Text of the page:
There are many other “canning basics” I’ve never gone into because, well, I’m not a master preserver. Nor is this a specifically canning-oriented blog. It’s mostly about baking; but yes I dabble in canning & also post stuff about cooking, etc. But I thought that maybe for some of you, this is the closest you get to reading a canning blog, so maybe I ought to give you a little background on water-bath canning basics. Water-bath canning is the most popular form of canning pickles, jams, jellies & both high-sugar/high-acidity food products at home. There are a lot of things you shouldn’t can this way, and that you need a pressure canner for, i.e. potatoes, beef/chicken/meats, stews, etc.  But since that’s out of my realm of expertise I’m going to stick to high-sugar/high-acid water-bath canning rules. Just bare bones, mind you. I can’t possibly go into temperatures & acidity & all that. I don’t have that kind of time, yo. For that I ask you travel on over here. But before that you can read these just to get an idea of what goes into a simple water-bath process, and maybe see if this is something you’re into.

  1. You must use canning jars if you want to “preserve” the food; meaning, if you’re making a jam & you’re going to put it in the fridge & eat it now, you can use a Tupperware or old spaghetti sauce jar no problem. If you want a shelf-stable product, you MUST use a jar specifically made for canning. Ball® & Kerr® are the most popular & cost-effective, Walmart sells some of their own brand too I believe, and for you fancy-pants out there, there’s Weck. Canning jars are specifically made to create a vacuum seal & can’t be substituted safely with anything else.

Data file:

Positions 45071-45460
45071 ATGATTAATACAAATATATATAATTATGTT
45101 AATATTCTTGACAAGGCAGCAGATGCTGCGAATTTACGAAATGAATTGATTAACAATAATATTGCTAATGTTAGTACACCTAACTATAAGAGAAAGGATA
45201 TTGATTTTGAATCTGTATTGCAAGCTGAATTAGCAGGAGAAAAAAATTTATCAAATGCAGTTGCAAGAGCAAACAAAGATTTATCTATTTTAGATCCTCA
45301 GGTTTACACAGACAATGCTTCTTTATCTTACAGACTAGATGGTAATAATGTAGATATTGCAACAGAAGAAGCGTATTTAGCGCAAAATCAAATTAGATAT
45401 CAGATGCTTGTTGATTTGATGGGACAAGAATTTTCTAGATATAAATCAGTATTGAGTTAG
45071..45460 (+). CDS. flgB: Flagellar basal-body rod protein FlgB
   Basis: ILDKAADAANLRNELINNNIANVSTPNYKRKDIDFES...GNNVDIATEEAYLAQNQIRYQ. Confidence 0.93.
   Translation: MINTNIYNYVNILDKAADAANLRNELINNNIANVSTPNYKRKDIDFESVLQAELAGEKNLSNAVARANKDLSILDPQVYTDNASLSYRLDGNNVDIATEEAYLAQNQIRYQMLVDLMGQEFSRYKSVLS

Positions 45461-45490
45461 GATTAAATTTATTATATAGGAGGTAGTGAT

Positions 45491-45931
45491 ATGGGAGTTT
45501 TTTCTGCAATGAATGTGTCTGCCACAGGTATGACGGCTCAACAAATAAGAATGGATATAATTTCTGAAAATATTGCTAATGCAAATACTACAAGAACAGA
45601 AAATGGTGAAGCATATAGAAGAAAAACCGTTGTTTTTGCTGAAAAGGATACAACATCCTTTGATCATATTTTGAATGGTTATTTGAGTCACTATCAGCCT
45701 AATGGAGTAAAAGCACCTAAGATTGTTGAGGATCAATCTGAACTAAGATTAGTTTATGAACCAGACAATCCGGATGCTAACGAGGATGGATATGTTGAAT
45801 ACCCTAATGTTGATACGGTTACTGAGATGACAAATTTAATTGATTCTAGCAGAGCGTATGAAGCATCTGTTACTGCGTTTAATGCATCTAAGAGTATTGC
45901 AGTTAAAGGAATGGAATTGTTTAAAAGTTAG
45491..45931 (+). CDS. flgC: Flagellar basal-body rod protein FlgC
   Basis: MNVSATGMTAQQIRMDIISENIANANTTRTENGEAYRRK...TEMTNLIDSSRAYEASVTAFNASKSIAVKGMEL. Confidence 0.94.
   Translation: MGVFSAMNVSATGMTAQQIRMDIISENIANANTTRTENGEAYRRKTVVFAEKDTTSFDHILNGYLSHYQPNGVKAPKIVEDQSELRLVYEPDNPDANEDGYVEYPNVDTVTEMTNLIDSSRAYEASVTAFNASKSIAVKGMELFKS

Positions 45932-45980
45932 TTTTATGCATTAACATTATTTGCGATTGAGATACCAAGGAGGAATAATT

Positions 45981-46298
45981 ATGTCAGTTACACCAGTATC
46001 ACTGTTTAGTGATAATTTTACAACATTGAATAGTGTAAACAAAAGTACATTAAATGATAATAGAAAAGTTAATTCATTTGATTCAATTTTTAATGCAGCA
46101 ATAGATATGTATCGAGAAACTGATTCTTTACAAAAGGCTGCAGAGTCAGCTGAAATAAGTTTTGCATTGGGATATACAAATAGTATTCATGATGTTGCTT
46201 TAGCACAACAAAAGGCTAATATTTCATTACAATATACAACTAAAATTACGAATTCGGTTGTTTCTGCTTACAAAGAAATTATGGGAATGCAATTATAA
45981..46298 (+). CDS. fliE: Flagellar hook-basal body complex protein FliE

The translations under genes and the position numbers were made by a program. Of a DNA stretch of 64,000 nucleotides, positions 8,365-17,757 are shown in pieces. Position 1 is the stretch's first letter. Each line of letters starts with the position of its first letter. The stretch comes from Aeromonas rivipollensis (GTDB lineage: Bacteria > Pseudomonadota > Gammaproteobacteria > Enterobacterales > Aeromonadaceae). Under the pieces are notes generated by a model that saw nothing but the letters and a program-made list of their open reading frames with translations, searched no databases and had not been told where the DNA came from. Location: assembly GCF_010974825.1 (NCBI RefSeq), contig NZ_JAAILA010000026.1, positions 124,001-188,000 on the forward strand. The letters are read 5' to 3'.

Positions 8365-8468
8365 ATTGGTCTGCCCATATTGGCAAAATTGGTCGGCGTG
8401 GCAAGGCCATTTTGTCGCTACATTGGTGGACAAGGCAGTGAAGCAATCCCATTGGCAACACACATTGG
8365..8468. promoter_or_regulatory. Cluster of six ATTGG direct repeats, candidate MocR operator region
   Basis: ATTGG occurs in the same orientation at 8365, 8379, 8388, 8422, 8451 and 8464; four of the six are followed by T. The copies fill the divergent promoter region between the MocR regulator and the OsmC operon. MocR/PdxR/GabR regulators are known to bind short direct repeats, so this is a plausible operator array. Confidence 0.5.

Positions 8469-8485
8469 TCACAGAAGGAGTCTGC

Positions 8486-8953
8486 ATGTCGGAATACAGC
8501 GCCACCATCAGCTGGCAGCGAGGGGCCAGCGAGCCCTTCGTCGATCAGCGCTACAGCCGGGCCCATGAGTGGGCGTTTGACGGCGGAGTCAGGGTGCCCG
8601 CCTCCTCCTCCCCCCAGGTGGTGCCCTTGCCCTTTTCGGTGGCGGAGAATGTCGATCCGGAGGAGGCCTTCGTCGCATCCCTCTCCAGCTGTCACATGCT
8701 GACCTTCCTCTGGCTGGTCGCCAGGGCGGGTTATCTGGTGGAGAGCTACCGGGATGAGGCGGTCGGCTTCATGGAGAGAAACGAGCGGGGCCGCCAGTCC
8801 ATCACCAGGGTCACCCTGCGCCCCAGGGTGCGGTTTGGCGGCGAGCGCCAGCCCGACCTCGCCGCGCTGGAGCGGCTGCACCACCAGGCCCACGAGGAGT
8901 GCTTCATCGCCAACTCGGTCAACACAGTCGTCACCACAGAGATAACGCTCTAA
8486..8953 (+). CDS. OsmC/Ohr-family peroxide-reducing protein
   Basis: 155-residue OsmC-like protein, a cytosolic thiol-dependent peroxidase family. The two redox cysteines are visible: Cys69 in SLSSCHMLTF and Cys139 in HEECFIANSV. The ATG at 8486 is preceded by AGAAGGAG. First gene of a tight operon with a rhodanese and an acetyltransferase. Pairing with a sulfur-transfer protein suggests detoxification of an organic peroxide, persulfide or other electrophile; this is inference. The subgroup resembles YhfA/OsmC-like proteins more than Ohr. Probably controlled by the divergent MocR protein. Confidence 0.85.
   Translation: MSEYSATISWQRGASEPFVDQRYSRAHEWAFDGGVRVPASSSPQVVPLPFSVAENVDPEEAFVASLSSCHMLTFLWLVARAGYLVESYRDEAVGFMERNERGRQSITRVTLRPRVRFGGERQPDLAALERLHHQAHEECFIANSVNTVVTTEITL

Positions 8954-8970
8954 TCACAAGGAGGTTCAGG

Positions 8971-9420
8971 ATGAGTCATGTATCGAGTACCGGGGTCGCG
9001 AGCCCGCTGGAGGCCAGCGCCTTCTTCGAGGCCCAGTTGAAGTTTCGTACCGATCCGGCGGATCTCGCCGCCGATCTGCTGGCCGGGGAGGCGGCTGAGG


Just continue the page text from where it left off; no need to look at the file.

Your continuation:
2. You must have a deep pot. A lobster pot is what I use, but if you’re only planning on using tiny 4-oz. jars or the more shallow Collection Elite® 8-oz. jars (seen in the above photo of the conserves- it’s the large mouth jar to the right), then a deep pasta pot might work for you. Just remember: there must be one to two inches of water over the tops of the jars when they’re in the water. This is a must. You can’t just use a tiny little shallow pot that barely covers your jars.
  3. You must either have a canning rack or devise another method of keeping the jars off the bottom of the pot. Some people use dish towels folded up, some use a bunch of lid rings tied together, whatever. Buy it, steal it, DIY it if you want. Whatever works for you. Find a method that you like (or can afford) and go with it. As long as it keeps the jars from touching the bottom of the pot- you’re good. I like my plastic canning rack, but I don’t do large batch canning so it works for me.
  4. You need tongs with rubber or jar lifters. This may seem like it’s obvious, but I didn’t get any at first and then, when making my first batch of pickles I realized, “Holy shit these jars are fucking hot!” This isn’t an essential, meaning your jars won’t be ruined or inedible without it, but it certainly makes life easier. Who likes third degree burns? Not me.